Homeowner advocates decry mortgage system

WASHINGTON, Dec. 3 (UPI) -- Confusion about who owns mortgage loans makes it difficult for homeowners to know with who they can negotiate a settlement, officials in Washington said.

That confusion raises questions about whether some banks have the legal standing to foreclose on a mortgage, a state judge and consumer attorneys testified before Congress, The Washington Post reported.


New York State Supreme Court Justice Dana Winslow said Thursday that "standing has become such a pervasive issue" in the cases he sees, "that I frequently use the term 'presumptive mortgagee'" to describe the entity trying to foreclose.

Winslow and others said the broader question concerns the legality of designating one company, Mortgage Electronic Registration Systems, as the mortgage holder, then trading loans to investors around the world without updating ownership documents in local clerk offices.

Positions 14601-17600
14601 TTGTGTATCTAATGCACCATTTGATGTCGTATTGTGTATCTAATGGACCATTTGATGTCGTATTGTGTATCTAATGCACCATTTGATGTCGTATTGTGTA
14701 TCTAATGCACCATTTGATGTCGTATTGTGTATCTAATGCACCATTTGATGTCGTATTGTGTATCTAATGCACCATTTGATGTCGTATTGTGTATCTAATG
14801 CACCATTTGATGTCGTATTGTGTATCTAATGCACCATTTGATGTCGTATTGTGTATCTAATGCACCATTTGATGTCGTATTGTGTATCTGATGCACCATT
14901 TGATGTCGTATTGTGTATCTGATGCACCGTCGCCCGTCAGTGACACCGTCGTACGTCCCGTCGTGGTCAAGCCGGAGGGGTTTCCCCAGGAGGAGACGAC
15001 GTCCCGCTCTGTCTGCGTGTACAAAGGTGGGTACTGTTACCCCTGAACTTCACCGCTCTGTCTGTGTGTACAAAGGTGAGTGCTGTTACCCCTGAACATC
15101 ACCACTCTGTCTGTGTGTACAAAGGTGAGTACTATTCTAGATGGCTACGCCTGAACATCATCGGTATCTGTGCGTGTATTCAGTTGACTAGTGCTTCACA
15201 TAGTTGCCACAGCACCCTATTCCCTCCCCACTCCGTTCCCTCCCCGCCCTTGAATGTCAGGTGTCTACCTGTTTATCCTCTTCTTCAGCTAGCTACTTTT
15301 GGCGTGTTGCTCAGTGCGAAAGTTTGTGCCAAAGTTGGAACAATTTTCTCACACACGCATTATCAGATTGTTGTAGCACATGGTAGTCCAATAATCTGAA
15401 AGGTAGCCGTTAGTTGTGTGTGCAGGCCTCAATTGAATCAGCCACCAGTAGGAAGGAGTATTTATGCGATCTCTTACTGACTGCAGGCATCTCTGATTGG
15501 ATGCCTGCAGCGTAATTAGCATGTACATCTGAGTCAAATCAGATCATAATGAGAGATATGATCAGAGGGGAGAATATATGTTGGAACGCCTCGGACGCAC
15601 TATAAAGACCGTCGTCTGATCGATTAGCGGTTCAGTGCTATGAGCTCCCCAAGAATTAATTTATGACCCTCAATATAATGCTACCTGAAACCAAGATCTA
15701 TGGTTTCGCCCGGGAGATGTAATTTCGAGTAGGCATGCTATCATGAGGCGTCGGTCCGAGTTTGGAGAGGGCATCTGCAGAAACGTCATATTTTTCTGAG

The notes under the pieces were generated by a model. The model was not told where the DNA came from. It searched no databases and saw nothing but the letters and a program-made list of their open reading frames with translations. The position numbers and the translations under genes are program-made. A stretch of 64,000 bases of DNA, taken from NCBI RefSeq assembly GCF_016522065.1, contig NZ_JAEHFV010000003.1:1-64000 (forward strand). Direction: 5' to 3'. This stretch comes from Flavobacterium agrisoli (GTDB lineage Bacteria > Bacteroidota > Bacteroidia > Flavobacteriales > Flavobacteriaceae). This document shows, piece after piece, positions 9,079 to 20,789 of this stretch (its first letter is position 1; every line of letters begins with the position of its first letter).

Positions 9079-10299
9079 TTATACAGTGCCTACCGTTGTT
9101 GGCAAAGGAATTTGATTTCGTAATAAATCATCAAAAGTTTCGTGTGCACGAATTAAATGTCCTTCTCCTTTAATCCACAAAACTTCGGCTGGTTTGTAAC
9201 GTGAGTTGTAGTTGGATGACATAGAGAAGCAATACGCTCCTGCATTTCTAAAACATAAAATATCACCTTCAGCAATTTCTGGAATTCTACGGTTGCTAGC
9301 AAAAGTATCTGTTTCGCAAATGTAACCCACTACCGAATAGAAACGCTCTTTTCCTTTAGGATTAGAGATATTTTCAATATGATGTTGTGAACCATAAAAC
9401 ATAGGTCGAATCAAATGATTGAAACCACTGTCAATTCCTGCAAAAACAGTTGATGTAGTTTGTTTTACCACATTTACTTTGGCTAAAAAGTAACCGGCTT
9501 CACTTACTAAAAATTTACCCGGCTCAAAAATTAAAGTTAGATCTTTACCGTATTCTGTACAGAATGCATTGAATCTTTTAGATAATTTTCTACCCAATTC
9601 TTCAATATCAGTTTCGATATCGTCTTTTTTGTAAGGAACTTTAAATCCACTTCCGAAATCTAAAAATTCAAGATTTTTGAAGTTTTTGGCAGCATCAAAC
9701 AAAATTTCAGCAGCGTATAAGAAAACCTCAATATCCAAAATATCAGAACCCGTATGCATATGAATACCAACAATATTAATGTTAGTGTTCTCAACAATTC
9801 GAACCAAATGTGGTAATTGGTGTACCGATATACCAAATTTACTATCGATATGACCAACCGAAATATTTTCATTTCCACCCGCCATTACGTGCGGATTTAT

A University of Utah law professor said MERS has a "problematic legal foundation," and called MERS "deceptive."

"How is a homeowner to understand with whom they can negotiate a settlement, or from whom to obtain additional information, or how to distinguish a legitimate employee from the thousands of mortgage-related con artists and charlatans?" law professor Christopher L. Peterson asked.


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